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Choosing a Cotton Variety for 2016

planting-cottonBy Fred Bourland and Bill Robertson

In recent years, the presence of glyphosate-resistant pigweed in Mid-South cotton has compelled producers to grow glufosinate (Liberty)-tolerant varieties. In 2015, more than 85 percent of cotton acreage in Arkansas was planted to varieties that are tolerant to glufosinate. This acreage included 11 percent planted to XtendFlex (resistant to dicamba) varieties.

However, dicamba applications beyond the current burndown label were not allowed. Almost half of the transgenic entries in the 2015 Arkansas Cotton Variety Test were resistant to dicamba or 2,4-D (Enlist) – a clear indication of the direction of variety development.

The Enlist trait is fully registered in the United States, and the herbicide is labeled in all Mid-South states except Tennessee. Registration is pending for use of Enlist Duo herbicide on cotton with the Enlist trait. Import approvals for some Far East countries are still being pursued. We expect a limited release of Enlist cotton in 2016. It is expected, but at this point still uncertain whether labels will allow spraying of dicamba beyond burndown on XtendFlex cotton in 2016. Thus, producers should make their variety choices accordingly and follow all label requirements.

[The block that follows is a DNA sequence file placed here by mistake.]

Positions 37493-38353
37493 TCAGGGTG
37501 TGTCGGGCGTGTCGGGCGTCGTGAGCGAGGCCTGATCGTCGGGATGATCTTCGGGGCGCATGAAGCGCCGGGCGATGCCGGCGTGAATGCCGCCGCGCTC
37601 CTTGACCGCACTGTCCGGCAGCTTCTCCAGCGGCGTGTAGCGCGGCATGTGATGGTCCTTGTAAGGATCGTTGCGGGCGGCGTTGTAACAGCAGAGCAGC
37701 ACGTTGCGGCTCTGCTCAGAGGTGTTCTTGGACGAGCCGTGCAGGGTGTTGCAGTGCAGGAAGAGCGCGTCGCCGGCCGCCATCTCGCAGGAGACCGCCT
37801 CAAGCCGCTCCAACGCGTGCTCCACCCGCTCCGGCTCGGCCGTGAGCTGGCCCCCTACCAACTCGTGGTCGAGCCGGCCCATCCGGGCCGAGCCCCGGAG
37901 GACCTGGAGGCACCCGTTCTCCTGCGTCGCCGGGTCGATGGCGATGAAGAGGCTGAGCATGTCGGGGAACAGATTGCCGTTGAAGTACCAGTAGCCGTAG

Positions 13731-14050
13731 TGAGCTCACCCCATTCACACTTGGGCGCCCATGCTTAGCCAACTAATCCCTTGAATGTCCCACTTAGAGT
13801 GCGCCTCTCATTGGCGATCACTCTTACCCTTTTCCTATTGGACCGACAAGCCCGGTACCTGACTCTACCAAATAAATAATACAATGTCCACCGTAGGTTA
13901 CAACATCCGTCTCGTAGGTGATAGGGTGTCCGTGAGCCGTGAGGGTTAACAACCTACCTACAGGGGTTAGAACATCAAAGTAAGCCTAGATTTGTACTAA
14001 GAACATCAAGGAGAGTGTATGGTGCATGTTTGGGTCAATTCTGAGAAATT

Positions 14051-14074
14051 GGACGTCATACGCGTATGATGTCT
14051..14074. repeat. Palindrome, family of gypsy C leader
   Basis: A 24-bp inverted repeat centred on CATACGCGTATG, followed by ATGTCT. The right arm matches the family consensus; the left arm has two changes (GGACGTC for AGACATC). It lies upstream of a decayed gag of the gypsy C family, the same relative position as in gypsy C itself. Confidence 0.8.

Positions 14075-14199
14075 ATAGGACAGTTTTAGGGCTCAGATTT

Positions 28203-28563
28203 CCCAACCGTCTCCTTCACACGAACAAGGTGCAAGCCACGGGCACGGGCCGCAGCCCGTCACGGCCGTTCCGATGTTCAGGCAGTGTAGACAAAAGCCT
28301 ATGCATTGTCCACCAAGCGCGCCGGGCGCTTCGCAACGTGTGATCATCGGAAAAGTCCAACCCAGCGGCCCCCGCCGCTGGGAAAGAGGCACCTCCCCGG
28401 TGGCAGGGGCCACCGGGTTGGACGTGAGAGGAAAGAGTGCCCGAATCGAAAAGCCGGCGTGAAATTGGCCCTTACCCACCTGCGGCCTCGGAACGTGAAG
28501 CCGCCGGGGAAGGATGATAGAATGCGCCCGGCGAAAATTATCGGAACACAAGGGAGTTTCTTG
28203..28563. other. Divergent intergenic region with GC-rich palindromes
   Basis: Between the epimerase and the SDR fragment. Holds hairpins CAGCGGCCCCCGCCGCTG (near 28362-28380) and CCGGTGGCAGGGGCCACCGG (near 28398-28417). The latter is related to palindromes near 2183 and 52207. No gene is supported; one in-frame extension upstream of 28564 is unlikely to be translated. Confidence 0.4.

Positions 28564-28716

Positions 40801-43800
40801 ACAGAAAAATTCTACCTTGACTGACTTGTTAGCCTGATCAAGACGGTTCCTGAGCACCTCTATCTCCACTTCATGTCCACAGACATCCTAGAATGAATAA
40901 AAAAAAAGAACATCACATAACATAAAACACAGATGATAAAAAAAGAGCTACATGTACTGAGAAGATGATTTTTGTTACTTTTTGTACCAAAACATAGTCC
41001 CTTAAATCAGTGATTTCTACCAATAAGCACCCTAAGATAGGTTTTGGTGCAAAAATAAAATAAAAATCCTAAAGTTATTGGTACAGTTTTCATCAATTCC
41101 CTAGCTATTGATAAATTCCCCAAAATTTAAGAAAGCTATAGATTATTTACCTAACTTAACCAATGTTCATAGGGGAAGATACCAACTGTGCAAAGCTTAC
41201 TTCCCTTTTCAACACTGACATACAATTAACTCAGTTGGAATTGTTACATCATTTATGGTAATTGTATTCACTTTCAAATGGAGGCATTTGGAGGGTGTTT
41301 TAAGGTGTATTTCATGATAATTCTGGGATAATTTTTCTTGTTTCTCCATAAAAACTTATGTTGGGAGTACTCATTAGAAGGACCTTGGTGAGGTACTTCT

Selection of varieties then returns to long-established principles of choosing varieties that are likely to produce stable, high yields of premium quality cotton – regardless of their transgene configuration. Producers should maintain a base of varieties that have previously performed well in their area, and then explore the use of alternative varieties on a limited basis.

Results from state variety tests and local strip tests/demonstrations should be used to determine which specific variety to plant. Parameters from these tests usually include lint yield and fiber quality. Additionally, our Arkansas Cotton Variety Test report (www.ArkansasVarietyTesting.com) includes measures of maturity, yield components (how yield is attained), pubescence (hairs on leaves, stems and bracts) and host plant resistance.

Low cotton prices are forcing producers to carefully consider every production input. Technology fees may be avoided if viable alternatives are available. To be viable, the alternative must provide cost-effective control of weeds and/or worms and produce competitive yield and acceptable fiber quality.

Fred Bourland, Center Director, Northeast Research and Extension Center, Keiser, Ark. (bourland@uark.edu). Bill Robertson, U of A Extension cotton specialist. (brobertson@uaex.edu).